You’ve surely heard it before: A person launches into a long-winded explanation of something and finds him- or herself on a tangent before long. To pull back on track, the person likely tosses out the expression “but I digress”. The question is, what exactly does this idiom or phrase mean?
Digressions occur in both speech and written language. It is when a dialogue has been following one topic, but the topic turns – rather suddenly or progressively – to another. This direction, referred to as a “tangent”, may begin to lead the dialogue uncontrollably in a new direction. In order to bring the topic back to its original point and direction, an author or speaker who acknowledges the digression – stating, “but I digress” – is actively attempted to undo the tangency he or she has created.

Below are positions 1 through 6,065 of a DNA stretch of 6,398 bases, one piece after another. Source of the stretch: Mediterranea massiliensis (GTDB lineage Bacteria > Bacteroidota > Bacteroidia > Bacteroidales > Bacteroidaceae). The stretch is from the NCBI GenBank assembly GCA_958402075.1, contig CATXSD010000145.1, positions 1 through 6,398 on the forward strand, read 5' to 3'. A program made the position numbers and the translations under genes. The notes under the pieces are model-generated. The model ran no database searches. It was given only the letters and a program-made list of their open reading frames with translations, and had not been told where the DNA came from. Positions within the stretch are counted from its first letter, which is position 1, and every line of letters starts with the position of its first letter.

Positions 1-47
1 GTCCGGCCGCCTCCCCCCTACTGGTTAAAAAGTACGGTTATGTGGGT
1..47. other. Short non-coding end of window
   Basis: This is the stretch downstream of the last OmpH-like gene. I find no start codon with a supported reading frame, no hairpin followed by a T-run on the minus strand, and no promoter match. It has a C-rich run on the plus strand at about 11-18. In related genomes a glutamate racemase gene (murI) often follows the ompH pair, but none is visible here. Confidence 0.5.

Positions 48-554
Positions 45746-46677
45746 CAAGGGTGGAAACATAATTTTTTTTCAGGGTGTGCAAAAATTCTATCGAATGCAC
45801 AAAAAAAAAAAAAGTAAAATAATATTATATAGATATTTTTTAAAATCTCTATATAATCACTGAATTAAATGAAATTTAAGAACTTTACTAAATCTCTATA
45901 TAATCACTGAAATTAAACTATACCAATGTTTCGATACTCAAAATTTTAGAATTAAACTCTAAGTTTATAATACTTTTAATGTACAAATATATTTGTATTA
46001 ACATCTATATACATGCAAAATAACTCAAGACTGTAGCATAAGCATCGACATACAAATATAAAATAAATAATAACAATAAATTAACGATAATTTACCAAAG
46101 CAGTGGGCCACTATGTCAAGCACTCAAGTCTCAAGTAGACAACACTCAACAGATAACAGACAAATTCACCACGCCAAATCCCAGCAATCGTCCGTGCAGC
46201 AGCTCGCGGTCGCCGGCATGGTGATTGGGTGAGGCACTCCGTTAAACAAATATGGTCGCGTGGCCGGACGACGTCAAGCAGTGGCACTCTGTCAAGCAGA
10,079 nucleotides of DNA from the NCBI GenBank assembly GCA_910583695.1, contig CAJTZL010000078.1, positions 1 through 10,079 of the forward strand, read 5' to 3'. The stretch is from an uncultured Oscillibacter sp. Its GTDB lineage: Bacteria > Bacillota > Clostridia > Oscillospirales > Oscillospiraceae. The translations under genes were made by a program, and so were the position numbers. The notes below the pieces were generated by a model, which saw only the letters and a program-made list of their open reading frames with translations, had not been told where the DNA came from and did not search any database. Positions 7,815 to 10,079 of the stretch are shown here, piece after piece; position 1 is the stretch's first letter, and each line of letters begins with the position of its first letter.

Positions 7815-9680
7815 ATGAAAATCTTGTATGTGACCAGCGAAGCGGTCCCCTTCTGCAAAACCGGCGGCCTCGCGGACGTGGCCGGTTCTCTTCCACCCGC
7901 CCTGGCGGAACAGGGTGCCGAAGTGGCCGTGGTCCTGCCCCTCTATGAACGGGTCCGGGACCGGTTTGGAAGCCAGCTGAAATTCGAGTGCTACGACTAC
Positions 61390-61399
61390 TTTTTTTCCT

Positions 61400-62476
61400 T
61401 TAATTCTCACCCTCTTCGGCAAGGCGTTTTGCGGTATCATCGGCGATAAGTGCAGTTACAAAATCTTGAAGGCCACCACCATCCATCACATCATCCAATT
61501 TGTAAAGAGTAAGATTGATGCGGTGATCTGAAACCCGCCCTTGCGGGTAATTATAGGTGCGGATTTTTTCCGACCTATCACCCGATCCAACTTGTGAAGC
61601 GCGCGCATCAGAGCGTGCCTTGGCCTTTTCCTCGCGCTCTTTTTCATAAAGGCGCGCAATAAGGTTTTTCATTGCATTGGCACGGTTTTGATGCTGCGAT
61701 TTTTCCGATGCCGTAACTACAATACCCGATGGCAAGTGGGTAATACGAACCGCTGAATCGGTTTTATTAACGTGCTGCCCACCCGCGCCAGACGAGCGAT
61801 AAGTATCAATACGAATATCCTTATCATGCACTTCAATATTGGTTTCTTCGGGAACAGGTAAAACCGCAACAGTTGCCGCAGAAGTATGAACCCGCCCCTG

What’s interesting about digressions is they are usually made out of an innocent error. In conversation, for example, a digression is simply because the conversation took a turn one way and the speaker followed it willingly and possibly subconsciously. Some digressions, however, can be conscious efforts. One example would be if someone is avoiding a particular topic. In order to evade the topic in conversation, he or she could create digressions to redirect the flow of the conversation, thereby avoiding any unwanted discussions. Similarly, when a person digresses in a conversation and doesn’t properly acknowledge it by bringing the conversation back to the main topic, his or her negligence can be considered rude.